“We are not makers of history. We are made by history”.
Martin Luther King Jr.
Since the beginning of time, humans have been recording their lives, deeds, and actions. History is a part of all of us, and without a knowledge of history we truly are “like a tree without roots” (Marcus Garvey). History allows us to be human in the fullest of ways, not just because knowing the past better prepares us for our futures, but also because it provides a context to our lives that often we did not know was missing.
At Leesbrook we offer a rich, deep and exciting history curriculum, designed for our pupils and the unique context of our academy. This curriculum is not only culturally enriching but will enable pupils to develop a love and passion for history that will equip them with the ability to be life-long scholars of the past.
During Key Stage 3, pupils will be taught the historical skills needed for excellence through a wide range of topics; moving through space, time and historical themes. In Year 7 pupils explore how ‘England’ began, investigating the different migrant groups that over time have variously become known as the English, and how England as a nation was created through examining the events leading up to and beyond the Norman Conquest. Pupils move on to explore the topic of Empire, questioning why the British Empire was created, who it benefitted, and evaluating whether it was a ‘good’ thing for the world. They then move on to investigate the issue of slavery, including the slave trade, the slave experience and the abolition movement. Year 7 concludes with the study of Medieval England and the Black Death, where pupils study the role of religion, medicine and superstition in understanding and tackling the worst pandemic ever to hit the world.
Pupils commence Year 8 with a study of World War I. They explore the path to conflict, questioning whether war was inevitable in Europe. The soldier’s experience of living and fighting in the trenches is explored, as is the contribution of soldiers from across the Empire. Pupils then commence an investigation into the infamous Titanic. They examine the luxury and lives of those in the Upper Class cabins, and the poverty and hope of better prospects of those in second and third class. They explore how the Titanic sank and evaluate who was most to blame for the huge loss of life that resulted. Year 8 concludes with an extended study into Victorian Whitechapel. Pupils look at the the research of Charles Booth, examining the living conditions of one of the most notorious inner city slums of Victorian England. They explore who lived in Whitechapel, what their lives were like, what crimes were committed and how Whitechapel was policed. No study of Whitechapel would be complete without studying the Autumn of Terror and the crimes of Jack the Ripper, and pupils conclude this topic by questioning whether Whitechapel was the perfect environment for the crimes of Jack the Ripper.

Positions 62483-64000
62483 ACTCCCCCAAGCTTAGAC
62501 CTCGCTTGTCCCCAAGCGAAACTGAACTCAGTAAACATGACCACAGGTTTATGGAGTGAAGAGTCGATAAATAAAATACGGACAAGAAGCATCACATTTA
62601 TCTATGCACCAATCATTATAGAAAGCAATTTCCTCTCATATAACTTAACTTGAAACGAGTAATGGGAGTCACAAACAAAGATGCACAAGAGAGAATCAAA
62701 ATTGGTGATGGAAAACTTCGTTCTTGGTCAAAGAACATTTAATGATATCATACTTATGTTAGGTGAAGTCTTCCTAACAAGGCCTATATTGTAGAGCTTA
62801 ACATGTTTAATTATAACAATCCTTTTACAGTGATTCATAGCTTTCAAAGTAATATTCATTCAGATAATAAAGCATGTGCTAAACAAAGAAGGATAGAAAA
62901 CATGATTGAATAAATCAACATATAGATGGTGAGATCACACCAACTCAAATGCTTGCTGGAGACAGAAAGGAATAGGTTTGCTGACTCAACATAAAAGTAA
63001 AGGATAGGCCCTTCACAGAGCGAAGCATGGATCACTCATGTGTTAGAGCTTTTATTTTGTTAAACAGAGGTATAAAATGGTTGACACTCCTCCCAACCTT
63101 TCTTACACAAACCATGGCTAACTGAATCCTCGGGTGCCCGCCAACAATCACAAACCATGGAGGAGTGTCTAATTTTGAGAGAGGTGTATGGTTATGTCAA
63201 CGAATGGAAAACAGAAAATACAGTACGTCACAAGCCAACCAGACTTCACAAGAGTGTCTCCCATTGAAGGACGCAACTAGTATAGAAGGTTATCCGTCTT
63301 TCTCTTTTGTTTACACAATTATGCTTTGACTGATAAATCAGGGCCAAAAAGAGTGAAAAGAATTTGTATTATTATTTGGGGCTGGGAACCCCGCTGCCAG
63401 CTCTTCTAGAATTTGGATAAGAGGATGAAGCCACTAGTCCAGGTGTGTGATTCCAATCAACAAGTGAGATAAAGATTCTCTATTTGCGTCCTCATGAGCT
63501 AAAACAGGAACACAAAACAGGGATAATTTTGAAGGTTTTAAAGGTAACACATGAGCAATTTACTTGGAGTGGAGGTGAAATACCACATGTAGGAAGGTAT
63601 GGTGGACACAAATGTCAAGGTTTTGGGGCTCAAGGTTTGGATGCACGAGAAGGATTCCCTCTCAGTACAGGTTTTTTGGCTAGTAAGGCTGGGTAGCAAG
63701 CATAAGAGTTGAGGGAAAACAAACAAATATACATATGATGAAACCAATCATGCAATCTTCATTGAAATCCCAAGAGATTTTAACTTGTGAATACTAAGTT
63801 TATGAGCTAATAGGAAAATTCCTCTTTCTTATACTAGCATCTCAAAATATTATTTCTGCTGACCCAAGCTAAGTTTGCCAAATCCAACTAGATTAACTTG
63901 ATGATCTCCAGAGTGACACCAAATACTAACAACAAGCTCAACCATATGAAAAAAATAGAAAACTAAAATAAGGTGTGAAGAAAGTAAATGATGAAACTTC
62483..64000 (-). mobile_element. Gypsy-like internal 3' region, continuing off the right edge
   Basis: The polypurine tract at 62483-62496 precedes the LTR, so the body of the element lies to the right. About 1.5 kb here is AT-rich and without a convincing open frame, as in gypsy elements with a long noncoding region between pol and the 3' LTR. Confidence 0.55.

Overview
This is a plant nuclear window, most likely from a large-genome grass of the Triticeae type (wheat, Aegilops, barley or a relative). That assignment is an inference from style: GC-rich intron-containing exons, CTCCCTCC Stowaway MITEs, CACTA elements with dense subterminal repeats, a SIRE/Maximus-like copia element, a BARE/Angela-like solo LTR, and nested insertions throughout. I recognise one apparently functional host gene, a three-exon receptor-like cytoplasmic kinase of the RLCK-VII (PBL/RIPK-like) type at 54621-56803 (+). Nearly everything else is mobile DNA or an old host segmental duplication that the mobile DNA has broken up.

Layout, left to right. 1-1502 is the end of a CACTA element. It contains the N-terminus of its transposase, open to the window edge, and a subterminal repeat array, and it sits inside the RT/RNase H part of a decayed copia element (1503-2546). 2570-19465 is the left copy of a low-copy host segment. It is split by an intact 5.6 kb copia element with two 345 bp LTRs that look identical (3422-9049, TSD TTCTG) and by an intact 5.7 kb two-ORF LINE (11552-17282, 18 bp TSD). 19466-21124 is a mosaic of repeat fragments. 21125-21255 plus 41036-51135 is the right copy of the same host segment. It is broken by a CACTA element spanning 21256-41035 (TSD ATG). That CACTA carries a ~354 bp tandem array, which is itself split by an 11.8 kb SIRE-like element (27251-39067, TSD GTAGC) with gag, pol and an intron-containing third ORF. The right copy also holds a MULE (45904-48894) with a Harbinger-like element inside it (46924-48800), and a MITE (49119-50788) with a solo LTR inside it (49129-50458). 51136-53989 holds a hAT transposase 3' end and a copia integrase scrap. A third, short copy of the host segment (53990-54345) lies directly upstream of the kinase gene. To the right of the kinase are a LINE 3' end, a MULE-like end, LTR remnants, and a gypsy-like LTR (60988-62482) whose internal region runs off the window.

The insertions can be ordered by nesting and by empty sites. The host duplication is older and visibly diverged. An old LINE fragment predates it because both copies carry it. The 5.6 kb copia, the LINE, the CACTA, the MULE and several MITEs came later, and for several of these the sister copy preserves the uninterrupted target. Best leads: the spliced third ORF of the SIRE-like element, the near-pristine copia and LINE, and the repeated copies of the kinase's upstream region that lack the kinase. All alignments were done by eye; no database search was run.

In Year 9 pupils study a collection of themes that enable them to perfect and refine their historical skills, as well as their understanding of the interplay between society, economy, politics and culture. The year starts with The Roaring Twenties – a study of American society, leisure, fashion, economy and crime in the 1920s. Pupils will examine why there was an economic boom and how the Stock Market shaped the future of the west. They explore the ‘new’ leisure crazes of the 20s, the liberated women who panicked respectable society, and the experiment with prohibition that defined the decade. Finally they examine the story of Al Capone, questioning whether he was a villain or a hero of the people, before evaluating whether the Roaring Twenties was really an era of progress for all by examining the experience of immigrants and African-Americans. Following on from this pupils engage in an extended study on women through time, looking at how their role, status, rights and freedoms have changed through history. Within this unit pupils explore the witch-craze of the 1600s (which focused almost exclusively on women), the suffragette movement of the Edwardian era and the role of women in war, in addition to women of notoriety such as Elizabeth Fry and Annie Kenney. Year 9 concludes with an investigation into the native people of North America – the Plains Indians. They examine their way of life and the importance of buffalo and horses to sustaining independence. They look at Native American religion, spirituality and belief and the structure of society – especially the roles of the warrior and the medicine man.
At GCSE pupils will follow the EDEXCEL curriculum, taking the following options:
•Weimar and Nazi Germany 1918-1939
•Crime and Punishment c1000-Present
•The American West c1836-1895
•Henry VIII and his Ministers 1509-1540